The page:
Retailers have three choices when it comes to managing the risk on card-not-present transactions: handling the task internally, outsourcing it or a hybrid approach. In this article an ecommerce director for a major company offers insights into the pros and cons of each strategy.

Vishal Sagar, Director of eCommerce, Americas, Harman International Industries, a Samsung company

In 2017, worldwide fraud linked to payment cards triggered an estimated $24.26 billion in losses, according to the Nilson Report. And Nilson projects that number will rise to $34.66 billion by the year 2022.

Add to that a study released in 2018 by Javelin Strategy & Research showing that card-not-present fraud is 81% more likely to occur than in-store or card-present fraud, as well as the 3,813 U.S. publicly disclosed breaches that occurred in the first six months of 2019. These numbers are far from small, and seem to be continuously growing. Crimes of this type that happen behind closed doors are killing businesses, as well as the customer shopping experience.

Online fraud is a major issue for all types of businesses, as it has the potential to wipe out an entire company. However, there are ways to avoid learning things the hard way and instead get tips ahead of time on how to protect your business from online fraud before it happens.

Keep your goal of chargeback rate at under 1% of your overall ecommerce sales and your transaction approval rate at a minimum of 95%.

How? Below are my recommendations on how to reduce online credit card fraud chargebacks and optimize fraud risk management.


However, before we jump into that, it is important that we cover the subject of the responsibility/accountability when it comes to online fraud risk. This typically starts within an organization as the “blame game.”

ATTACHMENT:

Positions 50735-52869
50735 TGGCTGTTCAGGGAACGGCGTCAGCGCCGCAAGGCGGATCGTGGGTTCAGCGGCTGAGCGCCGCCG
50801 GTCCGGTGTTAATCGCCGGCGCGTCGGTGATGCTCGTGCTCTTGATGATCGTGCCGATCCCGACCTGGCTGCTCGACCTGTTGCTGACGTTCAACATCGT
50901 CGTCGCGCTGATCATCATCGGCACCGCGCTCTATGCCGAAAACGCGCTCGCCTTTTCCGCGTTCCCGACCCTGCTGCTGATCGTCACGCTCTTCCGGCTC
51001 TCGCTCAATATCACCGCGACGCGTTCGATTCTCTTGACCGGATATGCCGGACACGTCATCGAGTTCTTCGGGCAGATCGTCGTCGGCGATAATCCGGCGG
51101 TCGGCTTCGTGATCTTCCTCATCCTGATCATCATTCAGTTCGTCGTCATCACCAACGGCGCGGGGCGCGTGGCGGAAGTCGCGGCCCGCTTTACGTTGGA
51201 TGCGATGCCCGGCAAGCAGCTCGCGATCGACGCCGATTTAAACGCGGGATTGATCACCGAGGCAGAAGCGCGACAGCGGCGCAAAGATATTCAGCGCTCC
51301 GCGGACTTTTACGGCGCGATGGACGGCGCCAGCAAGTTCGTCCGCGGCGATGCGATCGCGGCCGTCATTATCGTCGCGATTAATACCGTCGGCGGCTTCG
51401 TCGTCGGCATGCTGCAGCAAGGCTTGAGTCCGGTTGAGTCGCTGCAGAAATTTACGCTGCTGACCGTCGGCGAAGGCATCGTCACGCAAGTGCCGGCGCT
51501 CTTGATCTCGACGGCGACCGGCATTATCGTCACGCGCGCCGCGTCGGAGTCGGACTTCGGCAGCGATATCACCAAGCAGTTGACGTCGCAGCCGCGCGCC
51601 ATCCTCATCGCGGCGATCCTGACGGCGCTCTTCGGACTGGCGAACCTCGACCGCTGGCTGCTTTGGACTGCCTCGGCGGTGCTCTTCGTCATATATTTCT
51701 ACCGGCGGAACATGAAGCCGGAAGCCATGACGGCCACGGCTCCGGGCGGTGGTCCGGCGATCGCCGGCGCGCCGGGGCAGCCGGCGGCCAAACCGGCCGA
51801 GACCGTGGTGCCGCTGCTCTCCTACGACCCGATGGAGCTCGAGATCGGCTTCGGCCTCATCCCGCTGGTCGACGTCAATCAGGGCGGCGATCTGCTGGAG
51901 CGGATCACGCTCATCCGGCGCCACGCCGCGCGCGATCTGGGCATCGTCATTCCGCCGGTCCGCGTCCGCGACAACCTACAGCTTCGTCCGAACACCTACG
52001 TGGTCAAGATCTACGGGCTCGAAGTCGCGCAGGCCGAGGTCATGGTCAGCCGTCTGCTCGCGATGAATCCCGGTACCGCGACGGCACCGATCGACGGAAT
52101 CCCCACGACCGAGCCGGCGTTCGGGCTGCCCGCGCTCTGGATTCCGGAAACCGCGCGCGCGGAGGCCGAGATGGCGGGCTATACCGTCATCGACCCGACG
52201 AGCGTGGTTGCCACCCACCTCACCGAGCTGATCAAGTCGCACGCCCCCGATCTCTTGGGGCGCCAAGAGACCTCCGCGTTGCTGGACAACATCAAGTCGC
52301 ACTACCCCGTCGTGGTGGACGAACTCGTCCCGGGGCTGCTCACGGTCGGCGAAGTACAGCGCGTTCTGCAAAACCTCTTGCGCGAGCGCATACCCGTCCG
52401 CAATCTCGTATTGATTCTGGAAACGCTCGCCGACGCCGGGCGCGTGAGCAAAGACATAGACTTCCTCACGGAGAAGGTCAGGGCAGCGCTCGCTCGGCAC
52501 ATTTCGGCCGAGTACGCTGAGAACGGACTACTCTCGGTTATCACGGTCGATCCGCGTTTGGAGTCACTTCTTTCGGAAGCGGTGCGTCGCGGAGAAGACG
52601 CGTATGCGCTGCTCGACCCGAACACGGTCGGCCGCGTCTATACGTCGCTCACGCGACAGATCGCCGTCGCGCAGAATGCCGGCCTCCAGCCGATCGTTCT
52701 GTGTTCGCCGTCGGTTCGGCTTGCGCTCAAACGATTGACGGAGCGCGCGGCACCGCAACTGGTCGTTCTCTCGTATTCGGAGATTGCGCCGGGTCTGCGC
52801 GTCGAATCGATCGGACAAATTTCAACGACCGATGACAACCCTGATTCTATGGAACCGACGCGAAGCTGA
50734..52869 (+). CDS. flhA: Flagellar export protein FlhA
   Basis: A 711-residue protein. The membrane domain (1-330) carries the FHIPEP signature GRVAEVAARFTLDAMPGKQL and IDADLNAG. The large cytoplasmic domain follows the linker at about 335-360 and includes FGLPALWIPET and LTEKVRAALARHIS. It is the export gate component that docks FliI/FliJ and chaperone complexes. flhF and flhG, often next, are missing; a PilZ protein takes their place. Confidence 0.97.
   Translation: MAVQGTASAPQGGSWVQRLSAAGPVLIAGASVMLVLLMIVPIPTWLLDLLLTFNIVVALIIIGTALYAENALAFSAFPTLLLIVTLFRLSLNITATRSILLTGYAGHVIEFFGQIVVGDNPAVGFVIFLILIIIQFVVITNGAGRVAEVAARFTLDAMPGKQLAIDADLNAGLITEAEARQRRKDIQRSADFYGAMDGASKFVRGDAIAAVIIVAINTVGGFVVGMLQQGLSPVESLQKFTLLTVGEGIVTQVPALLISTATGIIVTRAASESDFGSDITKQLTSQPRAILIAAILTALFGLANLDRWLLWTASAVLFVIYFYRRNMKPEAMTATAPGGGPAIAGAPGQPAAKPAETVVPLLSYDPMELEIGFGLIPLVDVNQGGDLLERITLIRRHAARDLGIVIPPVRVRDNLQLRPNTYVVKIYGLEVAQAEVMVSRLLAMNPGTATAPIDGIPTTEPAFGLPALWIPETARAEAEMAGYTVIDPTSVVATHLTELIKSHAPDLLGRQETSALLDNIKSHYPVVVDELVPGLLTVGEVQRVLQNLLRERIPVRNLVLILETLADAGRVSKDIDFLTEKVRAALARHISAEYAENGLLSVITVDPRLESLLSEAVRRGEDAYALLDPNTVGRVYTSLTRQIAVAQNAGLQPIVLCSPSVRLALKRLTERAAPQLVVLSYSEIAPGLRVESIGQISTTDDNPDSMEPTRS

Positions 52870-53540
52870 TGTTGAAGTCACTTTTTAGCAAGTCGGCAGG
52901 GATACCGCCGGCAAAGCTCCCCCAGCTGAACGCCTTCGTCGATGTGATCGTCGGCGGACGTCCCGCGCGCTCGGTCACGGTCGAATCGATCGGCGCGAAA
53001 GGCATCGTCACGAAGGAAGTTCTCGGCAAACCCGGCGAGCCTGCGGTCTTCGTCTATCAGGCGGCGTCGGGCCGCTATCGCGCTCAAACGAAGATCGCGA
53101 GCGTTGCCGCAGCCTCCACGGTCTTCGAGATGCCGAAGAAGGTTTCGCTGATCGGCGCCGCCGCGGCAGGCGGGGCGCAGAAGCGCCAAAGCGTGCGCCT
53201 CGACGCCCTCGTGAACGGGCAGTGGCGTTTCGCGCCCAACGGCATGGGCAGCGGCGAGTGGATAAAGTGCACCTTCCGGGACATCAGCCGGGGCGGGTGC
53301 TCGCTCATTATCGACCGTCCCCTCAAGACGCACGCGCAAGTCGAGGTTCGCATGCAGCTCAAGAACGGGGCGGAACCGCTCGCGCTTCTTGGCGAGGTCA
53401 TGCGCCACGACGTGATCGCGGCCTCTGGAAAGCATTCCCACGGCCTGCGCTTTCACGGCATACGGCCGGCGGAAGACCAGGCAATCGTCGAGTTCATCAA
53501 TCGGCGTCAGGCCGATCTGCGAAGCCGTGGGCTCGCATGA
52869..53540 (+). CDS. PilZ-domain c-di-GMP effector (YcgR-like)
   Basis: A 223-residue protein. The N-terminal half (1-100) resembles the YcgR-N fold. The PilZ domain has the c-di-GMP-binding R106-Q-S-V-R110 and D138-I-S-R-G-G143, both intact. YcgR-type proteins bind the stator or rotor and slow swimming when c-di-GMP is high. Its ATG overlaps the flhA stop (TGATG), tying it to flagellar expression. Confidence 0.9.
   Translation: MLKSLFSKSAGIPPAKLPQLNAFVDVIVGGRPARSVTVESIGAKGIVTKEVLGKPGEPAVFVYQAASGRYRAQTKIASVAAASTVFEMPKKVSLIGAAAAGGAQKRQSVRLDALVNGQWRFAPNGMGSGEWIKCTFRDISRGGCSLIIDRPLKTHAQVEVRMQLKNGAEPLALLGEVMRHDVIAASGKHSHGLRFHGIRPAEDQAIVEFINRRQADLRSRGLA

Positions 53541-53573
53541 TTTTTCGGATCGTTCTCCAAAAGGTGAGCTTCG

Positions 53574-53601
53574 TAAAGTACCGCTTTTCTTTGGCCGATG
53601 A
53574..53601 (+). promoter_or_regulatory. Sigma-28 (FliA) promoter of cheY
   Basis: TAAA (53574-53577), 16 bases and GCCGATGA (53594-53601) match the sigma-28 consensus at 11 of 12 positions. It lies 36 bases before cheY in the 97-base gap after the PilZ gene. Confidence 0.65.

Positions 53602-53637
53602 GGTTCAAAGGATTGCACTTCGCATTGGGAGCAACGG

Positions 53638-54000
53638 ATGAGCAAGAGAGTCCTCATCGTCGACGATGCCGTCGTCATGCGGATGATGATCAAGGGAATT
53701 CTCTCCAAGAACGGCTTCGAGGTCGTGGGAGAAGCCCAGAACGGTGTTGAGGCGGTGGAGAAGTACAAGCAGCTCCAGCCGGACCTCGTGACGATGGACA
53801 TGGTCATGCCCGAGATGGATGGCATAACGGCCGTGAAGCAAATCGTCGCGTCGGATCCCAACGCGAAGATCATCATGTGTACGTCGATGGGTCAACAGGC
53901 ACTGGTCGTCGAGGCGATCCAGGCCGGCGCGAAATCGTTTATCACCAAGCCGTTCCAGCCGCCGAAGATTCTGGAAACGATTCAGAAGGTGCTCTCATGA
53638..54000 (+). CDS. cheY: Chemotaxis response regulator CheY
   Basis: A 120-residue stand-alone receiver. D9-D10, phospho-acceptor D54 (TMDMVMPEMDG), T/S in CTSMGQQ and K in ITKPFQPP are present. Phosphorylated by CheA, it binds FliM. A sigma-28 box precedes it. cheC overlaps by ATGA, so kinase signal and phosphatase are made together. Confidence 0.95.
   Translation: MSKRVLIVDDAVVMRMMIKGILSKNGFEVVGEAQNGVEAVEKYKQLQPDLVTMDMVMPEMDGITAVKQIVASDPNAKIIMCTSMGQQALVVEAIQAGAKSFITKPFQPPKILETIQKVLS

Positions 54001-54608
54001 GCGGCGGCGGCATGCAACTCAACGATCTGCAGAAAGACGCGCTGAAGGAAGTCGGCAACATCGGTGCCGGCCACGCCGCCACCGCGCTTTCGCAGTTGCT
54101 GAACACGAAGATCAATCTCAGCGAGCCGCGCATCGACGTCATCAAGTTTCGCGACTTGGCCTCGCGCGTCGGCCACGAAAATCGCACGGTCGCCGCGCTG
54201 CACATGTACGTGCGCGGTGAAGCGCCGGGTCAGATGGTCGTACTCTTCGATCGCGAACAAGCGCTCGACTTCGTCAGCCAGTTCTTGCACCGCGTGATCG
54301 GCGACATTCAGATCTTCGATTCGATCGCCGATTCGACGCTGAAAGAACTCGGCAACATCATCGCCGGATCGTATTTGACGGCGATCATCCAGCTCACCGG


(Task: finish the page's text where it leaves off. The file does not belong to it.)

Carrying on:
The Blame Game

One of the first things that will pop into your mind when you discover there has been a fraud in your company is: who should own the fraud responsibility and accountability?

In some companies, it is the finance department, while in others is the ecommerce leaders; it can be the customer service department, or a combination of all of the above.

The bottom line is this: it is not anyone’s fault so don’t waste your time attempting to play the blame game. Credit card-not-present fraud is here to stay, and it is a constantly evolving landscape.

Rather, focus your energy on taking the necessary steps to mitigate the problem. Make sure there is company-wide alignment on the involvement it will take from all departments to ensure your business is able to stand up against fraud rings.


It is important to note that it is nearly impossible (if even at all possible) to avoid fraud. So, while you should be working to avoid as much fraud as possible, remain realistic that some will still slip through.

How to Reduce Fraud

There are three different paths you can take when looking at mitigating the risk of card-not-present fraud, while also helping to increase your sales with no extra effort on your part.

1. Managing risk internally

Most companies prefer this route, as it gives them more control over the situation. In order to keep fraud-related issues within your company, here are the steps you should take:

  • Assemble a team that includes an ecommerce leader, vendor relationship manager, customer service manager, finance leader, and data analytics member.
  • Determine which risk management tool to use and have the payment provider give initial recommendation on industry-standard fraud rules that can be set up via the tool. The provider will help with initial setup, but following that, the accountability and continual optimization responsibility that follows is on your company’s shoulders.
  • Configure your own additional fraud rules and scoring system to determine which potential threats require a second opinion (additional manual review) and which scores/rules would approve a transaction. Typically, the number of transactions hitting a manual fraud review and the number of team members available to review each transaction will determine how your fraud rules must be set up.